I had a different experience a few years later, after I had become a Buddhist monk and I again walked in the Sange procession. Instead of needing to come up with something wrong, now everything in my life seemed wrong and impure. Before I had viewed all my passions, fears, selfish behavior, and wrong thought as normal, human stuff. Now I recognized that all these defilements were flowing out of my choices. I was allowing my heart and mind to make wrong choices much of the time. During the procession, I remember looking at the mess that seemed to be my life; I felt completely overwhelmed. I could see that I needed to turn my life around and face the Buddha. But I could also see that this pure desire was almost always drowned out by a lifetime of selfish and deluded habits. Fundamental change seemed impossible. I looked at myself; everything I could identify as me was this vast mess. But despite my despair, I could look around the monastery and see spiritual progress all around me. I could look at Rev. Master Jiyu-Kennett. Her example made it clear and unmistakable to me that deep wisdom and compassion were possible. I could look at the fellow members of the Sangha and see that real transformation was possible, and that the Dharma worked. But when I looked at myself, it seemed hopeless.
When I was looking at myself, all I was seeing were endless defilements. I seemed to be filled with desires and many forms of ill will, such as despair, self loathing, jealousy, and anger. The nature of delusion is like a fog; we cannot see our delusions clearly. But looking back, I can now see how wrong I was. At that time, all I could see when I looked at myself was defilements. The sincerity and pure intention to cleanse my heart were there; it seems so obvious now. The whole point of Buddhist practice is to take refuge in the Buddha. Although, I seemed to sense and trust the heart of Buddha in the training of others, it seemed only a dream that I could ever trust myself to convert my own defilements. In other words, I did not really believe in the Dharma since I had convinced myself that I was an exception to its teachings.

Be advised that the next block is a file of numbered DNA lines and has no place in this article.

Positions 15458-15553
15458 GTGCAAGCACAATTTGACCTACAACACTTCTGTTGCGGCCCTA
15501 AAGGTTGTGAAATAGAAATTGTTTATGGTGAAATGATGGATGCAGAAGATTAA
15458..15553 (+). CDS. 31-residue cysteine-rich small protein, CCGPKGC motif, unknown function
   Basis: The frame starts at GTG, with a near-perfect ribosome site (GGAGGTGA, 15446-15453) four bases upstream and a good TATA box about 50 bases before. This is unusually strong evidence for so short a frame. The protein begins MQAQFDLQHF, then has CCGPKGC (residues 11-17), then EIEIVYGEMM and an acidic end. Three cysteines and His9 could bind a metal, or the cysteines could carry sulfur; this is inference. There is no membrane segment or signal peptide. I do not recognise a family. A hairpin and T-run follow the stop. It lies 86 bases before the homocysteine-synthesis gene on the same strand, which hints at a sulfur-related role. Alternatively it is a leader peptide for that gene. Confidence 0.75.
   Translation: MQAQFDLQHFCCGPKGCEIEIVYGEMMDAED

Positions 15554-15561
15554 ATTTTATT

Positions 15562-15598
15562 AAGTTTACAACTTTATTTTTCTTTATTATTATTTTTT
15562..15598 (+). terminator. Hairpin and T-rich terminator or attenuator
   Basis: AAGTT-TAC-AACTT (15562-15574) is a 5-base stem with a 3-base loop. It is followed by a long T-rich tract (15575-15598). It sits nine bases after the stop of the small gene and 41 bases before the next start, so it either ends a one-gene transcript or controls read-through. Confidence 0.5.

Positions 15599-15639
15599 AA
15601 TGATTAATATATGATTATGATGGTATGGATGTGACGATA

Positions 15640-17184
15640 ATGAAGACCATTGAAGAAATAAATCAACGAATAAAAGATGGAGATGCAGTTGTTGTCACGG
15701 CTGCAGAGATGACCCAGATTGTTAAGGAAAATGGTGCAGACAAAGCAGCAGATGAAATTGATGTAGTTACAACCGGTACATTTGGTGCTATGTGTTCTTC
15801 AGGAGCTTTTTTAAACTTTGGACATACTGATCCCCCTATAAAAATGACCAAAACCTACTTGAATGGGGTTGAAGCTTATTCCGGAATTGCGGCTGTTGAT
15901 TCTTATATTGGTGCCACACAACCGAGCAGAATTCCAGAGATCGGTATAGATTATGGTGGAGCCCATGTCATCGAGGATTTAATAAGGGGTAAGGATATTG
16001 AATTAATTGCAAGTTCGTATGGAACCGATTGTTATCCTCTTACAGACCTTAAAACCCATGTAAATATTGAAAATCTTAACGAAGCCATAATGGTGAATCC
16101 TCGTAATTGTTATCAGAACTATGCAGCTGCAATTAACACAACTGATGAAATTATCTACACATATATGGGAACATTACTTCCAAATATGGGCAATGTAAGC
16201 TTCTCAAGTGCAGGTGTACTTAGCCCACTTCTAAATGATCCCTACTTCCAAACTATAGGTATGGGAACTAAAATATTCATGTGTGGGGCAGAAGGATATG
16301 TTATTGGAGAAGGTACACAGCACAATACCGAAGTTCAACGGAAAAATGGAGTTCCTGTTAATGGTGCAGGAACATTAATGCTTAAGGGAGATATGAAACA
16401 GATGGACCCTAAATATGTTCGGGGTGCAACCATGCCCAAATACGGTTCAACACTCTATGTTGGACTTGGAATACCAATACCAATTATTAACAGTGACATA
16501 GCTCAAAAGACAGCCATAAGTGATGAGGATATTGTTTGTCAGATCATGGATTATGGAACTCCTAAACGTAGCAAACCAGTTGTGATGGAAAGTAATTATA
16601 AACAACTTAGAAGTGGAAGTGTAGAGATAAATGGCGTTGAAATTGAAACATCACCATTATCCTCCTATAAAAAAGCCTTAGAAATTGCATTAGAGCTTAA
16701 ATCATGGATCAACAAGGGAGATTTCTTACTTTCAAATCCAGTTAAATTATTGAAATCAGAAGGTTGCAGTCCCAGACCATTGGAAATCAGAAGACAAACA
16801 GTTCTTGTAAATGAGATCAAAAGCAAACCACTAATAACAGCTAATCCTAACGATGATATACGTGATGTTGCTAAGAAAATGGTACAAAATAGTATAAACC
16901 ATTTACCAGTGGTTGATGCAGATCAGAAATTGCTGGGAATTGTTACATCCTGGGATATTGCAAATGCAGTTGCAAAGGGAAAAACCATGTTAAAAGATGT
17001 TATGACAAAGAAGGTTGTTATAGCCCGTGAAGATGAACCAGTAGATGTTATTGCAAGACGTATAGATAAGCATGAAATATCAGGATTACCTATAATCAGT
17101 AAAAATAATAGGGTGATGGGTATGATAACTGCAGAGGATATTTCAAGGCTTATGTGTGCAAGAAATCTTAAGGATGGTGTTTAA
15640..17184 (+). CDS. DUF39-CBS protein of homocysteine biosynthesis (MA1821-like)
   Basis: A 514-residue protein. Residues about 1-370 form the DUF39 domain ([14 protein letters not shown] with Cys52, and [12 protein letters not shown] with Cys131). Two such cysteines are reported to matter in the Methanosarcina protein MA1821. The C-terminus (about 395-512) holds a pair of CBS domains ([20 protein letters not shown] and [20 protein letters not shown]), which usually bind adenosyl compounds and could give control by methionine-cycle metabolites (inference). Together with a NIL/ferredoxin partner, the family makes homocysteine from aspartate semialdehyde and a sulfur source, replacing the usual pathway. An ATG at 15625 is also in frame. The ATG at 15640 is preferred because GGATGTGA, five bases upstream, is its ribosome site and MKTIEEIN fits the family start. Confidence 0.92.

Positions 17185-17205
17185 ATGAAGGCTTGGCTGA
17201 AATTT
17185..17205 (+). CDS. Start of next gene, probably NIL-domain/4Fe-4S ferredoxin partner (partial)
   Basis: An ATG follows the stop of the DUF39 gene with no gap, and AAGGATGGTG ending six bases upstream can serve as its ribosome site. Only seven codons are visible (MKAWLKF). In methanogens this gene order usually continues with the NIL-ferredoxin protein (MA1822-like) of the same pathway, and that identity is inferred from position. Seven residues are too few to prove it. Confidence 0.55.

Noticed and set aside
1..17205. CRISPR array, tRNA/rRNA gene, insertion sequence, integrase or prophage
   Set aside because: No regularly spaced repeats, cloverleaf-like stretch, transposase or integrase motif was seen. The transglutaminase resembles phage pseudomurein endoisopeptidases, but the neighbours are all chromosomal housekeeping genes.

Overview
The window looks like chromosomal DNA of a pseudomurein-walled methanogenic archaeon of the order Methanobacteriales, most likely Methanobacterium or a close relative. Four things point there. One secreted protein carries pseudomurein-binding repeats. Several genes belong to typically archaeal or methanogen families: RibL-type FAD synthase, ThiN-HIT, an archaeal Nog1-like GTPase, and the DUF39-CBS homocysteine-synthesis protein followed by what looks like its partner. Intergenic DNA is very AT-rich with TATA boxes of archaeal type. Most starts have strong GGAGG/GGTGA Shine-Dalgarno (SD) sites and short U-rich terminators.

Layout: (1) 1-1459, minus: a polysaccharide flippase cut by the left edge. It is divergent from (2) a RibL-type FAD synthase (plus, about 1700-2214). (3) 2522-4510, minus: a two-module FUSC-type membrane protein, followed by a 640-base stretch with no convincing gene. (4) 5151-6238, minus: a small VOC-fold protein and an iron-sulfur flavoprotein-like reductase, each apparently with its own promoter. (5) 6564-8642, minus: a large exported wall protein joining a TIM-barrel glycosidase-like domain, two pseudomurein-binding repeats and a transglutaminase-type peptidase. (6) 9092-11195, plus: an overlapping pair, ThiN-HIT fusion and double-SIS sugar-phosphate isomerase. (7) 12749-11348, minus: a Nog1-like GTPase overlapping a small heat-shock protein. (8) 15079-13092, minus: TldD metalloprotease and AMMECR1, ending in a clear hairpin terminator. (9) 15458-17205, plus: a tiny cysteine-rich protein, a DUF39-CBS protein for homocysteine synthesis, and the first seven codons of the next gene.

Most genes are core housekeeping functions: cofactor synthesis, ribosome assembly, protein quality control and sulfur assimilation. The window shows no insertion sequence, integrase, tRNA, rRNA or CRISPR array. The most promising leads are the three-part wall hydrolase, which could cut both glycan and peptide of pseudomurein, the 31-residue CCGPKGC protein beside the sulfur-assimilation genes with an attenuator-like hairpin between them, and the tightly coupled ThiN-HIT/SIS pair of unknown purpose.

As a priest, I see forms of my dilemma in almost everybody I teach. It is a great accomplishment when a person finally shows enough trust in the Dharma to follow the teachings of the Buddha, to have faith that no situation or problem is special, and to have faith that all obstacles will wash away when we take full refuge in the Three Treasures. Our difficulties and suffering are not getting in the way of our spiritual progress. It is how we approach our suffering and difficulties that is the core issue of our spiritual life. Real spiritual progress requires that we apply the Dharma to all of life’s varied problems and difficulties.